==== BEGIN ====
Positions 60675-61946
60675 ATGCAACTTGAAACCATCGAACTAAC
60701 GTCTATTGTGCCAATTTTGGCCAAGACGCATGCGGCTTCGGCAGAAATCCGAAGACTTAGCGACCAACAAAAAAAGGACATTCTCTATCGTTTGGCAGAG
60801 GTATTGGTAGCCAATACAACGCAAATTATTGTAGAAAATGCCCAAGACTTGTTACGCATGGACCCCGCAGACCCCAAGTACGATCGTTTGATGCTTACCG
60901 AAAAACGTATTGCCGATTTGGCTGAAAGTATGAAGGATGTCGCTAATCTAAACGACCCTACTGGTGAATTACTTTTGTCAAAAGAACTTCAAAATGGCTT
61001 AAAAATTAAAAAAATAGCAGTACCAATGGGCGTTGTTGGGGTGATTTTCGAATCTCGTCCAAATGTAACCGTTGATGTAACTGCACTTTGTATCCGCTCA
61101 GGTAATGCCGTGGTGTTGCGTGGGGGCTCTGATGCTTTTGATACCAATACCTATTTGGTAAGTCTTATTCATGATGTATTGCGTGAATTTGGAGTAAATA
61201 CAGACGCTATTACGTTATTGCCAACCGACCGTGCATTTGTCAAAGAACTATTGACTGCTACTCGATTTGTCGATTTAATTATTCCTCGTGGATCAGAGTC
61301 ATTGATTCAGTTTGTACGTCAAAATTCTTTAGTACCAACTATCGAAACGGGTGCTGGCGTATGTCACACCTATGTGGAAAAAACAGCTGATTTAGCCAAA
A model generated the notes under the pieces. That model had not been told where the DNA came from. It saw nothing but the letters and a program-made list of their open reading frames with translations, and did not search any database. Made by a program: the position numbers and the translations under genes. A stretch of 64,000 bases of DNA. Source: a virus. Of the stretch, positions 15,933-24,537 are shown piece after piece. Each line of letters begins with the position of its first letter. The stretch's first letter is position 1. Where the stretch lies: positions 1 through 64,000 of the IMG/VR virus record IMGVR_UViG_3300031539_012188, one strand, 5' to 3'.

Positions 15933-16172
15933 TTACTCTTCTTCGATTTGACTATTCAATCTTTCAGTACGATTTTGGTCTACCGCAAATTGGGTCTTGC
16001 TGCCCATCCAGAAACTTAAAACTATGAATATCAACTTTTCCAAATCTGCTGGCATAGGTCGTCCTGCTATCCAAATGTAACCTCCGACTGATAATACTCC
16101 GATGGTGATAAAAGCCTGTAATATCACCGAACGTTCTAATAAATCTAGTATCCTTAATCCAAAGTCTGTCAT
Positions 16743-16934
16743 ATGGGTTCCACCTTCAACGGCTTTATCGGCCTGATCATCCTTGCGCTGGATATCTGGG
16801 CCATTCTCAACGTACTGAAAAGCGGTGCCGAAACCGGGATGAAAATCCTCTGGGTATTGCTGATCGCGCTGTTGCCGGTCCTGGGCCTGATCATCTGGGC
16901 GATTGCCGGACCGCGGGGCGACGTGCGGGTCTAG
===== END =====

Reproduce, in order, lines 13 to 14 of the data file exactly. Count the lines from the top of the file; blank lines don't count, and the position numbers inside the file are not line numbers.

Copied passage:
16001 TGCCCATCCAGAAACTTAAAACTATGAATATCAACTTTTCCAAATCTGCTGGCATAGGTCGTCCTGCTATCCAAATGTAACCTCCGACTGATAATACTCC
16101 GATGGTGATAAAAGCCTGTAATATCACCGAACGTTCTAATAAATCTAGTATCCTTAATCCAAAGTCTGTCAT